Long Island Jewish Forest Hills Hospital (LIJFH) has begun informing a number of patients regarding an insider data breach that affected their health records.
LIJFH mentioned in its breach notification letters that it discovered an unauthorized medical record access occurrence approximately January 24, 2020. LIJFH received a subpoena for records associated with an investigation by law enforcement into a “No-Fault” motor vehicle accident insurance strategy that cited a LIJFH staff.
An evaluation was performed involving access logs of its medical record system and it was confirmed that an ex-employee had wrongly accessed patients’ medical records. Although no proof was discovered that suggests the misuse of any patient data, or that the ex-employee was involved in the insurance scheme by any means, LIJFH decided to send out notification letters.
Notification letters were issued to all individuals who had their medical records viewed by the ex-employee during the time period that he/she could access patients’ health records, regardless of whether the patients were engaged in a motor vehicle accident. That time lasted from August 23, 2016 to October 31, 2017.
LIJFH stated it is completely cooperating with the police investigation and mentioned that the issuance of notification letters to all patients was deferred as requested by law enforcement to avoid interference with the investigation. Sending notification letters began on August 5, 2021.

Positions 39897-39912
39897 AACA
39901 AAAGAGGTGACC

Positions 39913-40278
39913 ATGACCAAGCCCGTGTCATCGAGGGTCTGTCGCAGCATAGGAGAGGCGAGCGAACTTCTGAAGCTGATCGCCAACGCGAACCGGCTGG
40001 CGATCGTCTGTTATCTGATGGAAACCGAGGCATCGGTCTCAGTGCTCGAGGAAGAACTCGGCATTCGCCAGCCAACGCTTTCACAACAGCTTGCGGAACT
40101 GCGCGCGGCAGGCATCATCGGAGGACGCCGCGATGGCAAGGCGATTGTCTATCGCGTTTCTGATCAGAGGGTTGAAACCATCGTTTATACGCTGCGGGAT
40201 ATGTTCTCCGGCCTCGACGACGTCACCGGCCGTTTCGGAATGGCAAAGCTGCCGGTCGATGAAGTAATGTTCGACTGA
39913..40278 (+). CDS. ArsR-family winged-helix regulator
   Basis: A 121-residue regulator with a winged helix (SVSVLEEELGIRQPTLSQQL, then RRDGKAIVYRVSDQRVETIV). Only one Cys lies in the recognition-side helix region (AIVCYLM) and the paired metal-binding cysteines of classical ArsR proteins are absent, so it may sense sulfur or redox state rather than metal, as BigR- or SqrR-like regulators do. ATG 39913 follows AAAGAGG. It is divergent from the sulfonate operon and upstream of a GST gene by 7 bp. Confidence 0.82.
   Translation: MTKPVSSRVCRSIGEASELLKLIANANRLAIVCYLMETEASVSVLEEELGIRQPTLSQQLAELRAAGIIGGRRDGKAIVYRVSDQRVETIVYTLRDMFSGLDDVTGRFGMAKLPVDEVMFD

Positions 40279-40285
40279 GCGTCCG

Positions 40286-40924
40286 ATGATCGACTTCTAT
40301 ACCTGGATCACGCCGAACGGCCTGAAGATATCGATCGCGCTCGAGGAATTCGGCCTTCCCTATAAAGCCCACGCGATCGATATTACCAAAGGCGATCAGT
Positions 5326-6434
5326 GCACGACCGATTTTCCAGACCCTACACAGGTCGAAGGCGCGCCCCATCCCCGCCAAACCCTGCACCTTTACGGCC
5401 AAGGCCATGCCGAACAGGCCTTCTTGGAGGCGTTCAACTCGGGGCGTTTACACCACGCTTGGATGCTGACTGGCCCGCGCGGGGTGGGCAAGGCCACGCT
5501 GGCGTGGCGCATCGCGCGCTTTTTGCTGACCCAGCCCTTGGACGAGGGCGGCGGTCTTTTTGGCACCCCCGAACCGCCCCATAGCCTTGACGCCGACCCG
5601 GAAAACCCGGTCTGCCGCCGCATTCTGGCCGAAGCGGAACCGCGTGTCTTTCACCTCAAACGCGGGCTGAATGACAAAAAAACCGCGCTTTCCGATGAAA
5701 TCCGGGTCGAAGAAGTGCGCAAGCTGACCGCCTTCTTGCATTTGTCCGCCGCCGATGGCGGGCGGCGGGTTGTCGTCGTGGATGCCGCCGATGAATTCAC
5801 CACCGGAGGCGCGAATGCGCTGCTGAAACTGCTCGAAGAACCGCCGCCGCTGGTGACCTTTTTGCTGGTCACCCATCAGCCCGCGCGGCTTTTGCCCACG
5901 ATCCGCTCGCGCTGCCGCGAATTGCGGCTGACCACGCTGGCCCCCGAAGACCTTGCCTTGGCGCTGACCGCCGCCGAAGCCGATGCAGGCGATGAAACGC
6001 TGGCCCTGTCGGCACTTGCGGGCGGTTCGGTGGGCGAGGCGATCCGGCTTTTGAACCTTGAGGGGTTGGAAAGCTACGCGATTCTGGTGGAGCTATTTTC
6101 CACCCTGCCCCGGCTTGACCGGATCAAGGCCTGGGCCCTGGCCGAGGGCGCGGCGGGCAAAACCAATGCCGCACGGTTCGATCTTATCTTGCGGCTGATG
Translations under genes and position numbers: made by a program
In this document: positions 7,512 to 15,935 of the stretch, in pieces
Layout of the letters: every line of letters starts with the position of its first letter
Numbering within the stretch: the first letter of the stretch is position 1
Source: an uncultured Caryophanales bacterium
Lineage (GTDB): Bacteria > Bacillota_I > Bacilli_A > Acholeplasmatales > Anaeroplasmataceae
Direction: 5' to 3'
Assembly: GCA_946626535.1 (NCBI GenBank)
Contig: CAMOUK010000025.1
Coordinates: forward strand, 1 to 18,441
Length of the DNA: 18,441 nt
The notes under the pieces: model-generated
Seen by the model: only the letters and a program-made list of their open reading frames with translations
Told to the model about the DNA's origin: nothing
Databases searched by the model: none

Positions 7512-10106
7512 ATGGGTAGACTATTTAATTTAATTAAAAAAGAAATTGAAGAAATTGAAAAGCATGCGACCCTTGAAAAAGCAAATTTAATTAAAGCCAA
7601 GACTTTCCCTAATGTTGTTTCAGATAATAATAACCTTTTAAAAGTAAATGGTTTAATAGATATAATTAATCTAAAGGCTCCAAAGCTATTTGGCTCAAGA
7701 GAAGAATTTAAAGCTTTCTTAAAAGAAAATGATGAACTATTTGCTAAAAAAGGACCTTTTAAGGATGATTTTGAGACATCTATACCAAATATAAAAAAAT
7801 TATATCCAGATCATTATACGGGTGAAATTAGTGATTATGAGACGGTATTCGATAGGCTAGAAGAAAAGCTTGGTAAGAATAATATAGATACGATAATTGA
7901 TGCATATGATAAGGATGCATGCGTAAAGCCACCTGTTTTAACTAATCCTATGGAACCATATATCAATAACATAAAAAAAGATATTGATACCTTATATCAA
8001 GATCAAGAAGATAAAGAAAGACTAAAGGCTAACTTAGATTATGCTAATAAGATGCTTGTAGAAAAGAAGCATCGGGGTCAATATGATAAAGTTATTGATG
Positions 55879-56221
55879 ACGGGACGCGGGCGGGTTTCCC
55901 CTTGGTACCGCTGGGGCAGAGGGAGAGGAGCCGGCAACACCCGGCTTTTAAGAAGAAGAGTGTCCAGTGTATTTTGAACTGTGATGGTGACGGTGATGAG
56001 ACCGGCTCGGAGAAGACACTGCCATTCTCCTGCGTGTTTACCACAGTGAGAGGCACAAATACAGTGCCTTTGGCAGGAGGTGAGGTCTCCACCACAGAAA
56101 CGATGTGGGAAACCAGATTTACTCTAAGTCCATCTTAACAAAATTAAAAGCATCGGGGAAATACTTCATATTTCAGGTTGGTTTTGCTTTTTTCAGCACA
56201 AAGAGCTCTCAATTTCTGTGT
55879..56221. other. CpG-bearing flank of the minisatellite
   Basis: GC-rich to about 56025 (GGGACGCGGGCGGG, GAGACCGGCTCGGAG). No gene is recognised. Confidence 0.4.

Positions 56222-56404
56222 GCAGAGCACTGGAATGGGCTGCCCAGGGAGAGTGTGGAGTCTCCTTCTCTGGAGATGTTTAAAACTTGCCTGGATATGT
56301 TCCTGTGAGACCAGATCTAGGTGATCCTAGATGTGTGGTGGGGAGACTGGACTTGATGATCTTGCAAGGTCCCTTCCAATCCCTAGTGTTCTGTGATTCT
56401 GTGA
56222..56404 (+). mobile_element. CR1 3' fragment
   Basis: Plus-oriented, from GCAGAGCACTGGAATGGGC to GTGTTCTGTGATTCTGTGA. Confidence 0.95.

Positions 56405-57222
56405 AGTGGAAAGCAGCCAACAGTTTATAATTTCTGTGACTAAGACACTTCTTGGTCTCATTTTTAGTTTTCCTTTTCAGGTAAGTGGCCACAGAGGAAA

The employee did not access any credit card numbers or financial data. Only these types of data were accessed: name, birth date, address, telephone number, insurance details, internal medical record number, treatment site, date(s) of service, treatment provider, the reason for consultation, short summary of the patient’s medical background, prescription drugs, test data, diagnoses, and/or other treatment-related data. Some patients’ Social Security numbers were likewise potentially accessed.
LIJFH is giving free credit monitoring and identity protection services to all persons possibly impacted by the breach for one year or longer if demanded by state legislation.
LIJFH has affirmed that the person is currently not working at LIJFH. Steps were undertaken to avoid and determine any other breach of this kind, such as improving security tools that keep track of access to medical record programs. Reviews of medical record access are likewise being done by its compliance section. LIJFH stated all workers already get continuing training on HIPAA and patient privacy. After the discovery of the breach, the front-line personnel received re-training.